Book Printing Outlook : E-Readers Equal E-rosion?

Top 5 Book Printers for 2010.

Two HP T300 inkjet digital web presses helped Courier reduce inventory costs, warehouse space and keep fewer books in inventory.

Not Taking Over Yet

“The book model isn’t going to change in the near future, until there’s a versatile, fairly sturdy and affordable four-color e-reader that doesn’t need software upgrades on a regular basis,” observes Peter Tobin, vice president at North Chelmsford, MA-based Courier Corp. The perception for e-readers is great, given the mind share they have garnered within the consumer sect, and Tobin notes that publishers are closely monitoring trends.

As for 2010, Courier enjoyed solid performances from the higher education (higher ed) sector, fueled by heavy demand in custom as well as traditional college textbooks, organic growth and strong reprints. The elementary-high school (el-hi) space, from a fiscal standpoint, wasn’t much better off than it was in 2009, but pent-up demand led to modest growth. Organic growth and deeper penetration with existing clientele helped power the trade market into modest gains for Courier, with nice individual performances for crafts, business and cookbooks.

The 2010 campaign was also marked by aggressive platform augmentation at Courier. It invested in two new HP T300 inkjet digital web presses, which were tested and adapted for the book market, for its headquarters location. The result, according to Tobin, is the best of both worlds: offset-quality printing to go with the economical advantage of short-run capabilities. The T300s were about 18 months in the making for Courier and, to Tobin, the acquisition made good economic sense for both the printer and its publisher clients. And, since Courier also has a publishing arm, the benefits were crystal clear.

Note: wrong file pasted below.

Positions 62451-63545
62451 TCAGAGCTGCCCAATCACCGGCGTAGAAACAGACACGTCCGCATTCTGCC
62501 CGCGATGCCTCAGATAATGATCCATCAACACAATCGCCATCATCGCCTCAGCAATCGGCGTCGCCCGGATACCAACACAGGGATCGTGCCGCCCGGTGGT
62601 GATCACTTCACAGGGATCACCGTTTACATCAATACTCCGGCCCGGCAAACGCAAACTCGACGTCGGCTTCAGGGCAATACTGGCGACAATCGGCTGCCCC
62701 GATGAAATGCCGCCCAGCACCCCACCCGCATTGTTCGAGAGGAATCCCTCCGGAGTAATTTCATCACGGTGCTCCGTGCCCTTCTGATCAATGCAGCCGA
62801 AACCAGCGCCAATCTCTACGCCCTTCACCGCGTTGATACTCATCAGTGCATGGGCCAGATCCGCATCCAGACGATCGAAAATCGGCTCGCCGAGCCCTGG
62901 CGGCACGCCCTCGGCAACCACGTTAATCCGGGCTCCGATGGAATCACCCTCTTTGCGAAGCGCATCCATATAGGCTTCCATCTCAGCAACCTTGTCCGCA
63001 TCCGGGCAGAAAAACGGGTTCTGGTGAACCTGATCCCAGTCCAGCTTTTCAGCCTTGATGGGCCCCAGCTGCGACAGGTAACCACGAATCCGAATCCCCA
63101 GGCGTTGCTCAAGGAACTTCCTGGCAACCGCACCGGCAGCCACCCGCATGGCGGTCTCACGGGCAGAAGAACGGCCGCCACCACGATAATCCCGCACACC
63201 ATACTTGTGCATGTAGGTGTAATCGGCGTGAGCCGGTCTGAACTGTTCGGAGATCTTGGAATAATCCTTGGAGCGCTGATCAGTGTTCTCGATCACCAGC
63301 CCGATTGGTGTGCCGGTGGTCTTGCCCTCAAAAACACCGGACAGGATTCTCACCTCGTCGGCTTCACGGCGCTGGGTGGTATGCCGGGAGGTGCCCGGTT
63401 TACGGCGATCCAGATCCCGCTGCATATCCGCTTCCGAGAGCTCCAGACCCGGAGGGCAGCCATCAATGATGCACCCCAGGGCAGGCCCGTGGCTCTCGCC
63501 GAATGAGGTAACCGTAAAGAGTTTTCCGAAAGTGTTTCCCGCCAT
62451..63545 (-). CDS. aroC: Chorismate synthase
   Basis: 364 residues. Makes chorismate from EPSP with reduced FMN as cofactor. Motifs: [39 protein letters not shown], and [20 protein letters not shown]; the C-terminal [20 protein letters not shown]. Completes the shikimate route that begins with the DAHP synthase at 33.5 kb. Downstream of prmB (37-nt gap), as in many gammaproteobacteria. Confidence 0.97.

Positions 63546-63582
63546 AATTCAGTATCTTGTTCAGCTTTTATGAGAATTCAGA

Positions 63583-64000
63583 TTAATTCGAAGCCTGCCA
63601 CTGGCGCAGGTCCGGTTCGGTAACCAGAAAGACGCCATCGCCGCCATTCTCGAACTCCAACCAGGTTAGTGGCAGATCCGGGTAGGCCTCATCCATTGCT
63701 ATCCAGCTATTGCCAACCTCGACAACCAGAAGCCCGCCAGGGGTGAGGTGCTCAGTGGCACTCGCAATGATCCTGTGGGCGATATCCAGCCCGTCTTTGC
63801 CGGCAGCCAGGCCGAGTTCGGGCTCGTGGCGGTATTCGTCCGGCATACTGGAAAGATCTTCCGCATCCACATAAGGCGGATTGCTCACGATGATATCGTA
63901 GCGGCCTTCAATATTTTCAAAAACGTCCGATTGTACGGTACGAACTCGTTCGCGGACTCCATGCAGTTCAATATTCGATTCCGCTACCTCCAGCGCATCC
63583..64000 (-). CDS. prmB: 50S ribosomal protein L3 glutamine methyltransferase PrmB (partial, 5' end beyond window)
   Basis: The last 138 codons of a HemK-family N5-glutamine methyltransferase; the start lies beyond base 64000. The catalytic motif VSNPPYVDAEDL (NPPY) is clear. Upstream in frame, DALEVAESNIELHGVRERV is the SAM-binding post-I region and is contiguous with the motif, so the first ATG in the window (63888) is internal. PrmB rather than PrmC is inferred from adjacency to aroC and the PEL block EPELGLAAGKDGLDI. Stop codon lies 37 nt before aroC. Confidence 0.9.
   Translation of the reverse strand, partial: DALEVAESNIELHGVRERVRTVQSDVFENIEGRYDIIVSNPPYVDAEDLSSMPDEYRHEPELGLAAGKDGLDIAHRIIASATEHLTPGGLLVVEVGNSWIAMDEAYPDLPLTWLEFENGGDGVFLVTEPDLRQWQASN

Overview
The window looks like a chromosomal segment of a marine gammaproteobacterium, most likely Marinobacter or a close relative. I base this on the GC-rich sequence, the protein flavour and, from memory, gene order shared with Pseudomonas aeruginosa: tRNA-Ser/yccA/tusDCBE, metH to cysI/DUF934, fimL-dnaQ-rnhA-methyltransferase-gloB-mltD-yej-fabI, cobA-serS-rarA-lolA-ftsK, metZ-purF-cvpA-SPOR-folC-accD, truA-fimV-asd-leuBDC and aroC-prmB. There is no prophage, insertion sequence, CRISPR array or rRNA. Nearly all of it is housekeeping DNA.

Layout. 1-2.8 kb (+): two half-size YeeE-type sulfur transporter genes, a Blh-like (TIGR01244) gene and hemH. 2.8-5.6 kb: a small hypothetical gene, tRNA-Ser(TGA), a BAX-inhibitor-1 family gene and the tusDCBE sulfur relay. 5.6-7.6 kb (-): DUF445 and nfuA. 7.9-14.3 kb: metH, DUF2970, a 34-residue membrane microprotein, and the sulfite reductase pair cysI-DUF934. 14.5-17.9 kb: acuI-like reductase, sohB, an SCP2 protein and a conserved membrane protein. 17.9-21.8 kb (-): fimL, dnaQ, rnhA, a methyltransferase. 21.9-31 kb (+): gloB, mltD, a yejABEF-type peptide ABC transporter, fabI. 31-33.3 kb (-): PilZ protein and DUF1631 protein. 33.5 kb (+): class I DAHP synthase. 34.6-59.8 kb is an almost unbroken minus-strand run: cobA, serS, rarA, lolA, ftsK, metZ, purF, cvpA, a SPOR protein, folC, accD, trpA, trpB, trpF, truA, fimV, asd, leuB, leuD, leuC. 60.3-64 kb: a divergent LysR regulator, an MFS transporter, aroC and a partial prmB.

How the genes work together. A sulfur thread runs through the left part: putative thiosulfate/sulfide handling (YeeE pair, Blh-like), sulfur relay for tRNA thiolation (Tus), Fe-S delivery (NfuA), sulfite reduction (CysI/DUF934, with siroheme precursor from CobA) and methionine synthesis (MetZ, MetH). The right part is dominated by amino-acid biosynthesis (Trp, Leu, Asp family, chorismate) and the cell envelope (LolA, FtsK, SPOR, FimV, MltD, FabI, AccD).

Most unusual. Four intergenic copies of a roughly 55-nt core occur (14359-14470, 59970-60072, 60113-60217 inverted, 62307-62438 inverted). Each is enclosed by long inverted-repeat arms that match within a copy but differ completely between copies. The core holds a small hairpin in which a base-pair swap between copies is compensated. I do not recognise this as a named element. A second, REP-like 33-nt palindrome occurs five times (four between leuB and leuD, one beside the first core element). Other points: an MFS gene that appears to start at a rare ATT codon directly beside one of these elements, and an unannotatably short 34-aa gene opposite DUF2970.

“A lot of publishers we’ve talked to say they have major initiatives going forward to reduce inventory costs, warehouse space and to carry fewer books that sit in a block for years at a time,” he says. “They want to find ways to cost-effectively manufacture smaller quantities, and this is a solution for that.”

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  • http://JB JB

    Five years ago I remember reading almost the same “wishful thinking” about the advent of the internet’s impact on printed newspapers. The traditionalist sat in their 100 year old office scoffing at the very notion. Not unlike the newspaper legacy, the ink on paper book printers are in for a rude surprises regarding e-books. The biggest reason why was also over looked in your article:
    cost of a just released major title at Barnes and Nobles in a printed book – $27.00+. Cost of that same major title from Amazon or Sony in an ebook- $9.00. Not to mention instant ownership and no trip to the mall.